Steve Rhines, who has served the Noble Research Institute for nearly 20 years, introduces himself as the organization’s new president.
Many soil health measures require laboratory analysis. However, there are a few indicators a person can look and smell for right in the field.
Advances in microscope technology allow scientists to gain increasingly greater glimpses into how plants function, generating knowledge that can be turned into tools for farmers and ranchers.
For more than a decade, college students from across the country have joined the Noble Research Institute as Lloyd Noble Scholars in Agriculture and Plant Science. Here is what some of them are doing now.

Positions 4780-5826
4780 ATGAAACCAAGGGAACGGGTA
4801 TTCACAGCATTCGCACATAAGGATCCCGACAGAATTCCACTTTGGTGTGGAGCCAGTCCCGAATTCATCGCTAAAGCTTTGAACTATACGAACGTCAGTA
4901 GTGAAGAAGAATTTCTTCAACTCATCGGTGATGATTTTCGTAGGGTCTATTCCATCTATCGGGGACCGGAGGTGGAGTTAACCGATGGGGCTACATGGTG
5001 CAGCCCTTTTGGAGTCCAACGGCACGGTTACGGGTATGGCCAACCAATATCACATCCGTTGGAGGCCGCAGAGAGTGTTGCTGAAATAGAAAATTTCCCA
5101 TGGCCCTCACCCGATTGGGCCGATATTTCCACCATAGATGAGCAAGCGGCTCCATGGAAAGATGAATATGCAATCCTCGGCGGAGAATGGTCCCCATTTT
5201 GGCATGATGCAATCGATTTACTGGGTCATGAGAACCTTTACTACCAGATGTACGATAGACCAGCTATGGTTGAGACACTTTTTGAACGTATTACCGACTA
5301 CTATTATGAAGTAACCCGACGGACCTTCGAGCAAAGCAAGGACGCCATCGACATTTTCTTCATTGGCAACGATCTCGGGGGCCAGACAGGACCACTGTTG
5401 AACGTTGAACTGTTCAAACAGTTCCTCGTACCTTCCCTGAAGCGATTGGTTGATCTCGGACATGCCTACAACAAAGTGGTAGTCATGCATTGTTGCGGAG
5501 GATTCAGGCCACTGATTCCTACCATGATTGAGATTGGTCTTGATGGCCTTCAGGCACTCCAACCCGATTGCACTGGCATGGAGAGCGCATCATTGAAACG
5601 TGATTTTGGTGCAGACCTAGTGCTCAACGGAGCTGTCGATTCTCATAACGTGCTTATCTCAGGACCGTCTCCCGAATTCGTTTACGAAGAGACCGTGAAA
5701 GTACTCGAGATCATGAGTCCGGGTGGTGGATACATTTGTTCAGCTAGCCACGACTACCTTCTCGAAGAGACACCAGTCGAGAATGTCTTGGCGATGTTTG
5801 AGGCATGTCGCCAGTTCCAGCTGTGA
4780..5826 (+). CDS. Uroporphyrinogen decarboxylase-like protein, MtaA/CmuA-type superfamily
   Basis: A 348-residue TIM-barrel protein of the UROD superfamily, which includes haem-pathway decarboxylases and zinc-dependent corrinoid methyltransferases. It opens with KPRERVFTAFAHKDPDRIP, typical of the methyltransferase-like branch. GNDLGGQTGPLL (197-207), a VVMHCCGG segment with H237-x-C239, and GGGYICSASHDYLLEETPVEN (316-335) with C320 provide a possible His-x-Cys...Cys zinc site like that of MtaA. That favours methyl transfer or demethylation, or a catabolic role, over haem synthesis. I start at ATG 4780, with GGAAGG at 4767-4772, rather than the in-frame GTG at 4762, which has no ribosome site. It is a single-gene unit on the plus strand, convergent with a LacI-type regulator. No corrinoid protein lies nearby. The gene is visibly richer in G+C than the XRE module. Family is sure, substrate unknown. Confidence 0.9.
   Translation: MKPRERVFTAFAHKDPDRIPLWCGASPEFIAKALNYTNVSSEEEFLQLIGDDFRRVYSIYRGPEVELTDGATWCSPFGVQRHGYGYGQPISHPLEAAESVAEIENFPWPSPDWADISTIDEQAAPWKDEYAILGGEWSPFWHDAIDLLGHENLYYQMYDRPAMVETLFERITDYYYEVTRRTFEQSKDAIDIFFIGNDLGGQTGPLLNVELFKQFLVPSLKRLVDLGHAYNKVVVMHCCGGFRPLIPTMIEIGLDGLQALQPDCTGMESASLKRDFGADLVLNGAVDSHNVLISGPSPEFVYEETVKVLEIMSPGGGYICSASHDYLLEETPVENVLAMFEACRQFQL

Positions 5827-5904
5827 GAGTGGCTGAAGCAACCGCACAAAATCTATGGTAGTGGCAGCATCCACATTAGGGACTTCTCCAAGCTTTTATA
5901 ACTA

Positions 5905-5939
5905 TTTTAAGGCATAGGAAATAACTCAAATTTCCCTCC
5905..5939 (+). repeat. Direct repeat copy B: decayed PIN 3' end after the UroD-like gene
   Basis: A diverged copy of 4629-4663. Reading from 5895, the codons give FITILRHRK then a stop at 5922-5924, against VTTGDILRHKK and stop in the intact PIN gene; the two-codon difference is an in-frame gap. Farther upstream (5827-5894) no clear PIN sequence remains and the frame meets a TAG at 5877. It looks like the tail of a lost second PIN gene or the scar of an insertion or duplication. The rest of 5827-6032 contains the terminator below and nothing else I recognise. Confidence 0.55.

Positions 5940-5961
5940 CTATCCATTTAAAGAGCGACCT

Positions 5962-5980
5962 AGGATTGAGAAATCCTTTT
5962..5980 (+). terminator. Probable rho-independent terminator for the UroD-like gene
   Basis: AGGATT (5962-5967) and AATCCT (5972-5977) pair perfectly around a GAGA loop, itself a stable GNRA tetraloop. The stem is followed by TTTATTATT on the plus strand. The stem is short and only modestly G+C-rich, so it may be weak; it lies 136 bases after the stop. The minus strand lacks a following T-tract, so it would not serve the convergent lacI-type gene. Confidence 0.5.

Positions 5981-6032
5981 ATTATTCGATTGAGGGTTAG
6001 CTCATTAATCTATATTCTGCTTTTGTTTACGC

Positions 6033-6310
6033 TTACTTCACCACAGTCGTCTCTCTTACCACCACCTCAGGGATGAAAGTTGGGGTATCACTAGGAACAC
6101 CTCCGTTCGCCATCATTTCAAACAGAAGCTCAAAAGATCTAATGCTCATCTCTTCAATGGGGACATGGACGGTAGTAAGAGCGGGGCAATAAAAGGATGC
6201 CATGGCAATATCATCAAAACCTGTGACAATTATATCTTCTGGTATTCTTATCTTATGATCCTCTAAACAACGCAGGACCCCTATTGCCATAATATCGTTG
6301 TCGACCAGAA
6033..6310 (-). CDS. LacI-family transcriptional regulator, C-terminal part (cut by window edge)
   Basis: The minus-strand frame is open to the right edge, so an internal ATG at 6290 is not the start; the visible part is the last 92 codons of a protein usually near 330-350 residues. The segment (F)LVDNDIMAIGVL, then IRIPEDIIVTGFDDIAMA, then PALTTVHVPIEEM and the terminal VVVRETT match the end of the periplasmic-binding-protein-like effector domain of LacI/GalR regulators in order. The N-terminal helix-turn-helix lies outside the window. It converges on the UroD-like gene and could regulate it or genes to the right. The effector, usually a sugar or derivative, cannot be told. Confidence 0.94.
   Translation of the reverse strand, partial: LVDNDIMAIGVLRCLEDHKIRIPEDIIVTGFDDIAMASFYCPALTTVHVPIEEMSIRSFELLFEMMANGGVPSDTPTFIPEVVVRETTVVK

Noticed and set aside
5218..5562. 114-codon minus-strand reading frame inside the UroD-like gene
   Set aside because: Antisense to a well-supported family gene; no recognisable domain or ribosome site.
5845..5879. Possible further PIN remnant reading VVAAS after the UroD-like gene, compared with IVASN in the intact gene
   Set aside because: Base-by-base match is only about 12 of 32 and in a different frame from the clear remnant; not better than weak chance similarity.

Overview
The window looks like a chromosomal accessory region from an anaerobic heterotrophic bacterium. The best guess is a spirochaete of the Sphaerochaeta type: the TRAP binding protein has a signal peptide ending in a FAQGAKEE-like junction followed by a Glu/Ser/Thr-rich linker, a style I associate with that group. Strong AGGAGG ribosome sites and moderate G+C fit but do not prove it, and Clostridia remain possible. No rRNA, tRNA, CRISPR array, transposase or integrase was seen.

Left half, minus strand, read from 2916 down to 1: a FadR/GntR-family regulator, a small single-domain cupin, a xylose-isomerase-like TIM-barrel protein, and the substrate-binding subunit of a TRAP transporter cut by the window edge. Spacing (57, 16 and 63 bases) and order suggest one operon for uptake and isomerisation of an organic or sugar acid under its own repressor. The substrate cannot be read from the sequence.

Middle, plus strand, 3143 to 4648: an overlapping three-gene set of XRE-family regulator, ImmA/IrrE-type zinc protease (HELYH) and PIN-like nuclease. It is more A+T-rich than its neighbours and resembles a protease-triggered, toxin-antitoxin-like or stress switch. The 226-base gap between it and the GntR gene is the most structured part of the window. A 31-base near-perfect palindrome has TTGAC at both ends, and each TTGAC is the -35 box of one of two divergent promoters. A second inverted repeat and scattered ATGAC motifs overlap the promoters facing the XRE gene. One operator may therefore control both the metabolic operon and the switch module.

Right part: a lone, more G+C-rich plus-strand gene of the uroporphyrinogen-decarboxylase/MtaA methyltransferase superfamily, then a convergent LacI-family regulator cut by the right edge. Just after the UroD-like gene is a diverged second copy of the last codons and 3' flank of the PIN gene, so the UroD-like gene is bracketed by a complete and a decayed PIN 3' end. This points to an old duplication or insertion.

Many at the Noble Research Institute raise cattle and are otherwise engaged in production agriculture outside of their full-time jobs. Others grew up on farms and ranches. These are their stories.
Noble scientists are using the gene editing technique CRISPR to improve legume cover crops.
If you want to know who our new president is, just know this — he is a servant first and foremost. He believes that we are all responsible for the details. No one is too important to do any job. Because even on big days, we still do all the little things that make Noble noble.
After 18 years of service, Steve Rhines takes the helm of the Noble Research Institute ready to steer the organization into the next generation.
Noble Research Institute researcher Carolyn Young, Ph.D., was recently promoted to professor.
Noble Research Institute will host a Managing Your Pond for Recreation workshop from 1-6:15 p.m. May 23, 2019, at the Noble Research Institute Pavilion.